If you prefer the comfort of having someone medical to guide you without opting for a hospital birth;

Remember there are options like home births with experienced midwives and doulas present.

Do You Have a Support System in Place?

Even if it’s just you and your partner, a support system is crucial. 

If something goes off course, who will you call? 

While many doulas won’t attend freebirths due to legal and liability reasons, family and close friends can still offer valuable emotional support.

How Will You Handle Potential Complications?

Things can get unpredictable during childbirth, even when everything is going smoothly. 

Have you researched and prepared for situations like breech birth or haemorrhaging? 

How close is the nearest hospital if needed?

Knowing what steps to take could make a world of difference.

Are You Prepared for the Aftercare?

Once the baby is here, the journey is far from over. 

From cutting the umbilical cord to cleaning up, are you ready for what comes next? 

Make sure you’ve got all your supplies ready and perhaps even a post-birth plan to ease into life with a newborn.

What’s Your Pain Management Plan?

It’s no secret that childbirth can be intense and painful. 

If you find that the pain becomes too much, how will you plan to manage the pain without medical interventions like epidurals? 

Some turn to natural remedies, like heat, counter pressure, massage and breathing techniques. 

It’s a personal choice but one that needs careful thought.

How Will You Monitor the Baby’s Health?

When it’s just you and your loved ones in the room, monitoring the baby’s health is entirely up to you. 

Do you know the signs of distress? 

Do you need to have equipment, like a fetal doppler, to check on the baby? 

Remember, you’re the first line of help here.

Are You Emotionally Ready for the Experience?

Last but by no means least, this is a big emotional commitment. 

There’s empowerment in freebirth, but also stress and fear. 

Assess your emotional preparedness. 

Are you ready to be your own advocate every step of the way?

Are you mentally prepared if something does go wrong?

The answers to these questions will offer you a panoramic view of whether freebirth aligns with your needs and wants.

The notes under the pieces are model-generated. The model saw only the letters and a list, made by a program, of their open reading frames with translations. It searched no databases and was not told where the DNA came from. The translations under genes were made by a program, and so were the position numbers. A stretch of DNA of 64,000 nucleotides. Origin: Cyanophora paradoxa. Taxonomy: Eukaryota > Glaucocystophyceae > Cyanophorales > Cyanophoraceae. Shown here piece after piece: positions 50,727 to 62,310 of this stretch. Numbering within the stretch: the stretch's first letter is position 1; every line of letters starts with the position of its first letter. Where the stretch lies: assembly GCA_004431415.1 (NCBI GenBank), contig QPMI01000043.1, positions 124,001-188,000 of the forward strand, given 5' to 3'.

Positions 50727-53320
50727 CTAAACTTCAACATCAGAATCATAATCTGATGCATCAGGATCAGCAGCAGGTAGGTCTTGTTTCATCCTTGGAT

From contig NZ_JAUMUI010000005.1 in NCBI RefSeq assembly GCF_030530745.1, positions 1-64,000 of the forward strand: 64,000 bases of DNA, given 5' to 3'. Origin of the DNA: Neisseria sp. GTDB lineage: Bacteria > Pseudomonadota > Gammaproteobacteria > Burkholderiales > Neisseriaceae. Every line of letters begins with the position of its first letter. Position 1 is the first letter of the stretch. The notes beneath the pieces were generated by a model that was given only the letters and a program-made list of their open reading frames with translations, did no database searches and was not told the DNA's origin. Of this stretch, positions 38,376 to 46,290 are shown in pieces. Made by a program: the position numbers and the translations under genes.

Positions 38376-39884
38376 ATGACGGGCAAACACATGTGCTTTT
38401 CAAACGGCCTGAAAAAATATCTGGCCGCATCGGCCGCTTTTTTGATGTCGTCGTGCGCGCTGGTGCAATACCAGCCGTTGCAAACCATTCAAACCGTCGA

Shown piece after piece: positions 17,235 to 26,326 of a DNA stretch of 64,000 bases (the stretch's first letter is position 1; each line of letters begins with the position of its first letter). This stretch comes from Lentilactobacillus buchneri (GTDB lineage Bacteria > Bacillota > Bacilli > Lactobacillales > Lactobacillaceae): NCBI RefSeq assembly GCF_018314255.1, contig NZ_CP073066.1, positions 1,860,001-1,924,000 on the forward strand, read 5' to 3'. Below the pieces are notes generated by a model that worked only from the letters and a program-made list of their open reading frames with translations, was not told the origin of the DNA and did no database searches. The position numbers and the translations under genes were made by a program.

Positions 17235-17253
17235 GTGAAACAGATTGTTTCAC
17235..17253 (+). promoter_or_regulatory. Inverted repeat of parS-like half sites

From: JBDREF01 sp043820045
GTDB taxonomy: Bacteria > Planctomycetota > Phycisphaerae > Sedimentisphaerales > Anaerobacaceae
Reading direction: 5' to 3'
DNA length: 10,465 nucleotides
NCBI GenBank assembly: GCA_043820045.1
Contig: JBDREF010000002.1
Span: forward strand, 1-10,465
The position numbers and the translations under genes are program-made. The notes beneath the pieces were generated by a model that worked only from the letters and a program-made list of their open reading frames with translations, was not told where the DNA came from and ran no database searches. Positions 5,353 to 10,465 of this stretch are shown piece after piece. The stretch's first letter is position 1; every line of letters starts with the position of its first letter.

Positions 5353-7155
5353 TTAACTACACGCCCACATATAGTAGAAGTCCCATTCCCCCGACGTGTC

And if you find that it doesn’t, there are plenty of other paths leading to the same beautiful destination: meeting your baby.


Risks and controversies around freebirth

No path in life is without its bumps and turns, and the freebirth journey is no different.

While the risks involved in Freebirth may be similar to those in hospital or home births—things like fetal distress or postpartum haemorrhage—the key difference is immediate access to medical help.

If something goes south during a Freebirth, you’re essentially on your own until help arrives.

And sometimes, that delay can be the difference between life and death.

Now, let’s talk about the elephants in the room: the controversies and stigmas.

It’s not uncommon for medical providers to refuse to offer advice if you’re considering freebirth.

It’s not that they don’t have opinions; it’s that they’re often wary of the legal implications if something goes awry.

It’s a sticky situation that leaves many would-be freebirthers feeling isolated and unsupported.

And then there’s the social side of things.

Friends and family suddenly become armchair obstetricians, offering unsolicited advice that ranges from concerned to downright hurtful.

“You don’t care about your baby’s life” is a phrase that sadly, many women who choose freebirth have heard more than once.

The reality is that opting for freebirth isn’t an easy decision, nor is it one made lightly.

It comes with medical, ethical, and social dilemmas that you’ll need to navigate carefully.

But knowledge is power, and the more you understand the nuances, the better prepared you’ll be.

Preparing for freebirth: a checklist

You’ve mulled it over and decided freebirth might be the path for you. 

Now what? 

Here’s a brief checklist to set you on your way:

  • Education: Do your research. Know the pros and cons, and educate yourself on the medical aspects of childbirth.
  • Consult: Speak to healthcare professionals. While they won’t be present, their advice could be invaluable.
  • Plan: Create a comprehensive birth plan. Know what you will do in case of complications.
  • Support System: Make sure you have a reliable support system, even if it’s just one person.
  • Supplies: Stock up on all the essentials—clean towels, sterilised scissors, a birthing pool if you wish, and so on.
  • Location: Prepare the space where you plan to give birth, ensuring it’s clean and comfortable.

There’s no one-size-fits-all birth

Childbirth is an intensely personal journey, there’s no one-size-fits-all solution. 

Whether you’re drawn to the serenity of freebirth or find comfort in a more medical setting; 

What matters most is making the choice that aligns with your unique needs, beliefs, and circumstances. 

Take time to explore, question, and prepare. 

Bere Horthy

As a doula and nurse, Bere's mission is to empower and educate women, families, and fellow doulas to make informed decisions throughout their pregnancy, birth, and postpartum journey.